Vermont is an odd duck, politically speaking.
It happened again on Tuesday: Vermonters turned out overwhelmingly for Sen. Bernie Sanders and Democrats up and down the ballot.
At the same time, voters elected Republican Gov. Phil Scott to a second term, rejecting Democratic challenger Christine Hallquist.
Vermonters are accustomed to this kind of ballot-splitting, but the rest of the nation may be baffled.
Here are three factors that have helped a Scott to win Vermont, a state dominated by Democrats:
It's incumbency: Vermonters like familiar faces
Even in the 2016 campaign, when the governor's seat was open, Scott was well-known. He had served six years as Vermont's lieutenant governor, a common stepping stone to the governor's office.
Scott was also born in Vermont, attended the University of Vermont, and ran a successful construction business. Some voters have known Scott personally for decades.
Incumbency is powerful in the Green Mountain State: Voters have not booted an incumbent governor since 1962.
It's tradition: Vermonters have been swinging between GOP and Democratic governors for half a century
Vermont was a reliable Republican state for more than a century, until Democrat Phil Hoff won the governor's seat in 1962.
Newcomers who moved to Vermont in the 1960s — including a young Bernie Sanders — changed the state's political makeup.
Party lines are less rigid in Vermont compared to other states: Vermonters do not register as members of any political party, and primaries are open to all voters.
Since Hoff's victory, the Vermont governor's office has alternated red and blue, only changing hands when the prior governor decides to step down.
"I think it's the old fashioned pendulum theory," said Eric Davis, professor emeritus of political science at Middlebury College. "Voters just sort of decide that after a number of terms of a more activist Democratic governor, they want more sort of consolidation and letting things be."
Scott won the governor's office at a time when many Vermonters were skeptical of ambitious promises from state government.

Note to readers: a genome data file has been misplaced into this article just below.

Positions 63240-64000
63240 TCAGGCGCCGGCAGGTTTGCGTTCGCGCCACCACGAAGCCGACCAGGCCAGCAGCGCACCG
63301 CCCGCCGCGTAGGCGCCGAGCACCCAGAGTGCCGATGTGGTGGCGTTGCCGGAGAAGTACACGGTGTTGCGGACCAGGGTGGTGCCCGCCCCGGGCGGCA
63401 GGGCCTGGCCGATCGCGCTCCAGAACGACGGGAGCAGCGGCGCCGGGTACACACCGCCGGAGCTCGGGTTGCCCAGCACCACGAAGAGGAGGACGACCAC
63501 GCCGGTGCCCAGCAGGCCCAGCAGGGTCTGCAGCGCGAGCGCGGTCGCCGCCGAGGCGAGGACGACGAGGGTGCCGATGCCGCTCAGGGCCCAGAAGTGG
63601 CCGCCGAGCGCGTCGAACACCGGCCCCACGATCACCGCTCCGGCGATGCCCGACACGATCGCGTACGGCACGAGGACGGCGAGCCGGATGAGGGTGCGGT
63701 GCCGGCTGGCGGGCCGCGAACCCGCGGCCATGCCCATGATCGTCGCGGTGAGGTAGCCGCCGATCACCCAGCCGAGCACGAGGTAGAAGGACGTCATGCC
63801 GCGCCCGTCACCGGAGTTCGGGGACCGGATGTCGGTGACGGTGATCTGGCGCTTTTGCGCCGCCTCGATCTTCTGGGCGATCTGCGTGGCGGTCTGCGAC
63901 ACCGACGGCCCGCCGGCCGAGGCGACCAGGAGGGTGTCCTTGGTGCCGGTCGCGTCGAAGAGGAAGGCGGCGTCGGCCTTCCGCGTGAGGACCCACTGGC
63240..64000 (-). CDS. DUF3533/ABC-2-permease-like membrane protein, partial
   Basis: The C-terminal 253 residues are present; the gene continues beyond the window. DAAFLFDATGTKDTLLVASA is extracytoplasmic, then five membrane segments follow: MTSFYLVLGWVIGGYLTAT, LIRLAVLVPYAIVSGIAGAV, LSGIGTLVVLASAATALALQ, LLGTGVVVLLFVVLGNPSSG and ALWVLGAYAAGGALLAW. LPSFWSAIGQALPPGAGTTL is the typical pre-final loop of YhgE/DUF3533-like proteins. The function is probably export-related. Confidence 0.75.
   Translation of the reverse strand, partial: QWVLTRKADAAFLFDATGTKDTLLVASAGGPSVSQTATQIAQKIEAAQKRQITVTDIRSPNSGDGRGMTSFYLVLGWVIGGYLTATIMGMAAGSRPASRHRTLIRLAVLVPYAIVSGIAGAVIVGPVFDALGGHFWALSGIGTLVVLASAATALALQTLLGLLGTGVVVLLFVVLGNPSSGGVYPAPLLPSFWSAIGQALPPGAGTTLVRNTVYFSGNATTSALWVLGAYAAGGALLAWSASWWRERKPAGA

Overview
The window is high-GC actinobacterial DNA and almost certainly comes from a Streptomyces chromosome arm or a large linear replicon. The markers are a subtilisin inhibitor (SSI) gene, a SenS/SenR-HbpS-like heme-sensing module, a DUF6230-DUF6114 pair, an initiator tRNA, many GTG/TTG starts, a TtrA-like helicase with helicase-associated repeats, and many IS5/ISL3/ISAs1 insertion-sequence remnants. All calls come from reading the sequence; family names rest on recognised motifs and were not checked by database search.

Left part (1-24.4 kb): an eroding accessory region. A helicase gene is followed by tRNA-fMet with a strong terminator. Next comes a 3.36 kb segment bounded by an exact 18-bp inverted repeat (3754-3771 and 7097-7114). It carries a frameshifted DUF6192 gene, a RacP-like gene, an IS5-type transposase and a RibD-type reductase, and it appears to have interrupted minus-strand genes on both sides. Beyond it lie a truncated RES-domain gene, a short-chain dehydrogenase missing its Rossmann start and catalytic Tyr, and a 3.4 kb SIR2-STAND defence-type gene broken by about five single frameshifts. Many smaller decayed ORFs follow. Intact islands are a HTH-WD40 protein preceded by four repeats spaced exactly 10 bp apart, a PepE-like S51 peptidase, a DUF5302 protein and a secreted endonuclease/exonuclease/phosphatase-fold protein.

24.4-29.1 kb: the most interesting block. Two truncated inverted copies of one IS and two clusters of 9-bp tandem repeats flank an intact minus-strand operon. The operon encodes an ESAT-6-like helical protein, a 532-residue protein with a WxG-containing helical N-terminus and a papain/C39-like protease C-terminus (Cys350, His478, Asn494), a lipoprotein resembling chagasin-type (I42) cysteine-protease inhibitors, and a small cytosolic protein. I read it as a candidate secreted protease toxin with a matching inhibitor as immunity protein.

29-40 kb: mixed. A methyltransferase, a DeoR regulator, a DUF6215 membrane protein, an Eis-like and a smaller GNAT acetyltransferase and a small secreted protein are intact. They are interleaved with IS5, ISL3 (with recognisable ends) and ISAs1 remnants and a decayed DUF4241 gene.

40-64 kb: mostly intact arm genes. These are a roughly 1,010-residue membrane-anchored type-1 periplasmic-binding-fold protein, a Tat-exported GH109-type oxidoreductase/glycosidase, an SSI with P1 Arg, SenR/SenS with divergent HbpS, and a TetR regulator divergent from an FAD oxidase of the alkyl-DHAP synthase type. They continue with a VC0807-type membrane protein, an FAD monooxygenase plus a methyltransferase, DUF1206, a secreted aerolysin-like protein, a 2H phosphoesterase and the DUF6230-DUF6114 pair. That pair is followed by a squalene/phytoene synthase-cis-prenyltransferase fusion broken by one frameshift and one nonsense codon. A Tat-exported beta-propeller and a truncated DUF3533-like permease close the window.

Scott's predecessor, Democratic Gov. Peter Shumlin, had failed to deliver a single-payer health care system, and his administration struggled to roll out an online health insurance exchange, Vermont Health Connect.
Scott was critical of both initiatives, and he deliberately avoided making pledges about new programs. He said it was time to rein in spending and tax increases.
"Be wary of those who will promise the sun, moon and stars," Scott said during his first campaign.
It's Phil Scott: Centrist policies, personality have wooed Democrats
Soft-spoken race car driver Phil Scott has broad appeal among Vermonters.
Ursula Dimitroff of Essex, who voted for Scott, shared an observation her young son had made about the governor: "He's always smiling."
His Democratic opponent, Christine Hallquist, said she voted for Scott in 2016 because he was a "nice guy."
Scott often speaks about civility and the need to work together across political lines.
"We can't allow ourselves to fall victim to pettiness, political games and angry rhetoric," Scott said in his election night victory speech. "We must be better, kinder and more respectful to one another, and take time to listen."
Scott is a fiscal conservative, but he has also worked with Democrats on issues such as immigration, gun regulation and health care payment reform — even when those decisions have alienated fellow Republicans.
Scott supports abortion rights, transgender rights and LGBTQ protections. He speaks often about avoiding cuts to government services for "the most vulnerable." He has never supported President Donald Trump.
The cooperation ends when Democrats propose a new spending program or a tax increase to fund water quality efforts or public schools. For Vermonters calling for tax relief, Scott is a welcome respite.
"I think that there are some people who want a Republican governor to sort of keep an eye out on the Democrats in the Legislature," said Davis, the retired Middlebury College professor.
Scott appears to have landed on a winning combination: A poll by Vermont Public Radio - Vermont PBS a month before the election showed that about a quarter of Democratic likely voters were planning to vote for Scott, and nearly half of Democrats said they approved of Scott.
Contact April McCullum at 802-660-1863 or firstname.lastname@example.org. Follow her on Twitter at @April_McCullum.